3. Qualified Immunity is a very effective defense when dealing with search and seizure issues, which are rapidly developing and changing (due to commonly being involved in criminal litigation, which occurs in much greater volume and frequency). This creates so-called “grey areas” of the law, for which courts tend to give police officers the benefit of the doubt, so to speak.

4. An officer’s mistaken understanding of the law, or a reasonable misapprehension of the propriety of his conduct, can still provide a defense under Qualified Immunity. See Saucier v. Katz, 533 U.S. 194, 205 (2001) (“The concern of the immunity inquiry is to acknowledge that reasonable mistakes can be made as to the legal constraints on particular police conduct. It is sometimes difficult for an officer to determine how the relevant legal doctrine, here excessive force, will apply to the factual situation the officer confronts. An officer might correctly perceive all of the relevant facts but have a mistaken understanding as to whether a particular amount of force is legal in those circumstances. If the officer’s mistake as to what the law requires is reasonable, however, the officer is entitled to the immunity defense.”).

5. Qualified immunity applies as an effective defense in wrongful arrest cases, where the Court looks at the facts in the record and determines that probable cause exists, or that the officer made a reasonable mistake as to the existence of probable cause.

Therefore, ironically, Qualified Immunity is not much of a bar to a plaintiff seeking to hold a police officer responsible for the use of excessive force, such as in the recent death of George Floyd. Without a doubt, no court in the land would grant Qualified Immunity to the officer involved in Mr. Floyd’s death. There would be, or probably will be, factual issues to be determined at trial. Rather, it mostly is going to apply to those “grey areas” of search and seizure law. Moreover, it’s going to apply usually without regard to the officer’s subjective ignorance, or expertise, regarding the law. It’s an objective, fairly low standard.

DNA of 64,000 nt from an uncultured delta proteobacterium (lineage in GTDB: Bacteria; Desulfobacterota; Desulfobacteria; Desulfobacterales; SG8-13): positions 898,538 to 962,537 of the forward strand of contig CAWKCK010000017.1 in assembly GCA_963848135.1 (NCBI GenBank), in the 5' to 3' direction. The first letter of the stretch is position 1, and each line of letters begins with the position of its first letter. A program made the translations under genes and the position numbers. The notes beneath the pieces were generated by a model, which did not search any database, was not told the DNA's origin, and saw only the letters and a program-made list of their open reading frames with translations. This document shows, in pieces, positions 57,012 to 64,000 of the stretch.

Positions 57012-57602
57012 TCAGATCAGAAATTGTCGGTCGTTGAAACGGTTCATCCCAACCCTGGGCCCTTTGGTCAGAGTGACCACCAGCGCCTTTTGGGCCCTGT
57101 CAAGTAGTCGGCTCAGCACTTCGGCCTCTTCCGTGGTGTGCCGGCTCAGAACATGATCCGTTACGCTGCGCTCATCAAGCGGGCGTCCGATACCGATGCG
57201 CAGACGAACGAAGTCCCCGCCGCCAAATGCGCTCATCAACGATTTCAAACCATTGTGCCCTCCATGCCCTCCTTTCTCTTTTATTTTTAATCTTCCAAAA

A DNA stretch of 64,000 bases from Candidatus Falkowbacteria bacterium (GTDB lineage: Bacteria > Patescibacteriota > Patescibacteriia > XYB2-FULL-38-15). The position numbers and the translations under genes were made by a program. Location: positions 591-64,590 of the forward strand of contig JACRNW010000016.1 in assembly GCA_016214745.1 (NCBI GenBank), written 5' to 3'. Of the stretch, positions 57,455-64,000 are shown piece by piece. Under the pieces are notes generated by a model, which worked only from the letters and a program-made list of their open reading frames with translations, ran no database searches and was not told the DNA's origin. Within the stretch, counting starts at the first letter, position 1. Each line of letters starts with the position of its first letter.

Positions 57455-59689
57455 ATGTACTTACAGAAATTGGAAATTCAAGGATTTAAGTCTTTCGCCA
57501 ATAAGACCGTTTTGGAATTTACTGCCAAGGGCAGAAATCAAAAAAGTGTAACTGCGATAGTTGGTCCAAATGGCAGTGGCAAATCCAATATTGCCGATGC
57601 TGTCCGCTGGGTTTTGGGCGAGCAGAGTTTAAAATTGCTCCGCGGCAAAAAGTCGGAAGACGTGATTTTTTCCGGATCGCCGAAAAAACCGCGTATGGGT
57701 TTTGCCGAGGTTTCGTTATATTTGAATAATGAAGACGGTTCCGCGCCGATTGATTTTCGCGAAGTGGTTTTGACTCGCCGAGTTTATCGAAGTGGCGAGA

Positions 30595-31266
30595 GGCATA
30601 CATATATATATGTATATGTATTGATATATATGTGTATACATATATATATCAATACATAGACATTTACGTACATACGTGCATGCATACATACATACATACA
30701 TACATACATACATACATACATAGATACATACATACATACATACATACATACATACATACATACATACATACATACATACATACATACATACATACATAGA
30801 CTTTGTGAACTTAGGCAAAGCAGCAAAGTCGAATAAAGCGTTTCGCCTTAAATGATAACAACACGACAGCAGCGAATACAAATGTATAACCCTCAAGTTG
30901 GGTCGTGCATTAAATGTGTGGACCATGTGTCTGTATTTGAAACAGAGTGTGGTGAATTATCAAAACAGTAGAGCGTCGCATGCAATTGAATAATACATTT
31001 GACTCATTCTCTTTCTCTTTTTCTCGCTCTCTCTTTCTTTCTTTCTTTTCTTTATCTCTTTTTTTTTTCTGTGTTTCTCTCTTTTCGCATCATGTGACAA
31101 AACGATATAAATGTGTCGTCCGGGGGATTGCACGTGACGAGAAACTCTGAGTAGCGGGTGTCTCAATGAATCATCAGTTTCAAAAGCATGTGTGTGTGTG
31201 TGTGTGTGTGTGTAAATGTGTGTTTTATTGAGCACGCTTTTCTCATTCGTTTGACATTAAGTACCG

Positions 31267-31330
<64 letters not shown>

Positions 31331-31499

For this reason, I agree with the author of the Yale Law Review study, in that rather than calling for the end of Qualified Immunity, it might be best to return to a subjective standard version of Qualified Immunity, where police officers who act in bad faith, as well as those who act in good faith, though objectively unreasonably, can be held accountable. But as for Qualified Immunity itself, whether it exists, or does not exist, it’s not going to apply to any of the officers directly involved in Mr. Floyd’s death. But it will be involved in many other cases, including cases where there certainly was police misconduct, for which the victim will be barred from recovery. That can’t be a good policy, in my opinion.

Fayette County Search Case was Settled

I’ve had several people ask me about an update on the Sizemore case, which was a search and seizure case out of Fayette County, West Virginia, involving a multi-jurisdictional drug task force who were found by a federal judge to have included false allegations in a search warrant application. The federal criminal charges were dropped after the evidence seized during the search was suppressed from evidence. Then the case was brought to me for a civil lawsuit. We filed in in September of 2019. We recently settled the case.